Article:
Kristina Marie Darling & Carol Guess. X Marks the Dress: A Registry. 2013. 100 pages. $15.15. ISBN: 0985919159.
Kristina Marie Darling & Carol Guess bring a wonderful collection of poems in their book X Marks the Dress: A Registry. These poems explore various themes, such as relationships, identity, and love, but the authors manage to write them in such a way that the collection reads like a short story. Darling is a recognized author of seven other books and is the winner of the Helene Wurlitzer Foundation Award; Guess has published another twelve books, some of which were nominated for the Lambda Literary Award. This collaboration resulted in one of the most interesting and catching poetry books I’ve come across this year.
From the very first poem, we are transported into a vintage, pink world that gives the sense of being part of a fairy tale. However, as one moves on, we realize that this is more of a bittersweet story, like what happened before the characters could live happily ever after. We get to witness scenes previous to the wedding and how they affect the vision we have of ourselves, the experience of becoming parents, the fights the couple has, the struggles we go through trying to regain our sense of identity. The authors do a perfect job keeping the readers interested, drawing them into a knot of experiences and emotions that get more and more complicated. While reading this, I found myself feeling nostalgic, as if I was looking at the wedding album of someone I knew very well, knowing that their lives weren’t exactly a perfect fairytale, but that there is still a bittersweet love between them. This is a book that can be enjoyed by anyone, because even if the reader is more into fiction stories than poetry, X Marks the Dress: A Registry, can be read as a plain, sweet short story.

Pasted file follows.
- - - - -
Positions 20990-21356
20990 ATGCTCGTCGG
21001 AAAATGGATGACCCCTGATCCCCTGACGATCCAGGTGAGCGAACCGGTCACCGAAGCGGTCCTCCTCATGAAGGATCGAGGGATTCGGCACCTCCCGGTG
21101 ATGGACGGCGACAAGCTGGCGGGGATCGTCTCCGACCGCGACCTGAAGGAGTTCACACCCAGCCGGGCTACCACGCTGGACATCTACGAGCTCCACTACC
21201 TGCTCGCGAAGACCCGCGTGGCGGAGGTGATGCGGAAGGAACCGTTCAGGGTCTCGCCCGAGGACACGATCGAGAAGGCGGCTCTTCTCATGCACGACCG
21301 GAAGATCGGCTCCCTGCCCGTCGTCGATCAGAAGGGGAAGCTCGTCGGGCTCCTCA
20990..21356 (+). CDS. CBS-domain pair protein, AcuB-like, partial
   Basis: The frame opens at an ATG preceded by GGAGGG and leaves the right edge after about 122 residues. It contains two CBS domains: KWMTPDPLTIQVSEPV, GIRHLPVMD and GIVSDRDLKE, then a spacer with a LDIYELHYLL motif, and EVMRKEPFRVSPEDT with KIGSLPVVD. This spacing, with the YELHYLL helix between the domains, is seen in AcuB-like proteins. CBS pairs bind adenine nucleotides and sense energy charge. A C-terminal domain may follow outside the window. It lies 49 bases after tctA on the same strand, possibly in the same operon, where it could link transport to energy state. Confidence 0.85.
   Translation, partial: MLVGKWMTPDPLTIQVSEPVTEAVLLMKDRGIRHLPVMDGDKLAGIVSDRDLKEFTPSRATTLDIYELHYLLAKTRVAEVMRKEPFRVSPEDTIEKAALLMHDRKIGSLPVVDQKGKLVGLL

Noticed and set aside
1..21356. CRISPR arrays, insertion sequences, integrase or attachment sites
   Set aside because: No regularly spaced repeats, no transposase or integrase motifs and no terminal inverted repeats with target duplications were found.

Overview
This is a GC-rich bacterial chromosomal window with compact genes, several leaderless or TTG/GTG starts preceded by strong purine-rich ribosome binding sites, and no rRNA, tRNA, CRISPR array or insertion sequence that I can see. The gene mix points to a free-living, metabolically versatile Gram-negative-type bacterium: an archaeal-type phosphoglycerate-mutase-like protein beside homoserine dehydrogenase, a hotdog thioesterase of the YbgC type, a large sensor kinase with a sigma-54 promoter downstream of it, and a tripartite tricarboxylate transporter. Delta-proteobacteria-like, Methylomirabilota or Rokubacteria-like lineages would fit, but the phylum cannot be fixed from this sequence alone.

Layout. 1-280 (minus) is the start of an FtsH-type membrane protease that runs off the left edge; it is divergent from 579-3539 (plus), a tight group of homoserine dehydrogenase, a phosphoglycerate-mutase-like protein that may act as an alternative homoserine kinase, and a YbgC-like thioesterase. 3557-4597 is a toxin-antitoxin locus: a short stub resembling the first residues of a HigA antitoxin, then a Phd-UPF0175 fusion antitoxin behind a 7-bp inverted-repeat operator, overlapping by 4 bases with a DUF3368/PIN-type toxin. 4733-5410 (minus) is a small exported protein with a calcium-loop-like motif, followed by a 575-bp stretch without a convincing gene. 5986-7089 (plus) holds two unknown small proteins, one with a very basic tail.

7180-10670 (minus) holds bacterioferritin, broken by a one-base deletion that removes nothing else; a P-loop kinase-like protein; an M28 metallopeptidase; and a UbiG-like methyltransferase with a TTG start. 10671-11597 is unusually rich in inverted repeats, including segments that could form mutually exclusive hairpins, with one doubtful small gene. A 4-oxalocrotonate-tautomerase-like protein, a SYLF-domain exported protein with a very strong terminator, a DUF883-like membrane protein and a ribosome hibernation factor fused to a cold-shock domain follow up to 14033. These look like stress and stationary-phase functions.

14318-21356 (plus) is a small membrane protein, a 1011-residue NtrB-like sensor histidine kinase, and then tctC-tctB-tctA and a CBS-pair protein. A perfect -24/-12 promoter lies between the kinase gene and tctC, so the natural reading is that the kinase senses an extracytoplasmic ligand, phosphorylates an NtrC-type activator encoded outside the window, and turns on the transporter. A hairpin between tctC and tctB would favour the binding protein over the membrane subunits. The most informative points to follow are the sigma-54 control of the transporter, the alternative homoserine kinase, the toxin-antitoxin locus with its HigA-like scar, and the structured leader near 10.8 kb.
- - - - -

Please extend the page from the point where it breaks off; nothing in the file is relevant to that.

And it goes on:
One of the most interesting aspects of this book was the experimentation with various formats to take us on this journey. Filled with prose poetry, appendixes, footnotes and line breaks, it creates a very unique and creative reading experience. For example, the poem “A History of Wedding Invitations: Glossary of Terms,” just consist of various definitions of many concepts that surround the idea of weddings; however, they are not “formal” definitions that we would find on a dictionary: the writers here played with the concepts they have been working on the book so far, adding their own original ideas to these concepts, making it fun to read. Or in their poem, “Appendixes,” where it just consists of footnotes, but there’s not text at all. Yet, as we read the footnotes, we can have an idea of what the “invisible poem” would be about.
Even when the formatting is so varied, it does not make the poems hard to follow, which comes back to my earlier point that this book can be also read as a short story. This is the perfect book to have a date with on a weekend. This book must definitely be part of your bookshelf!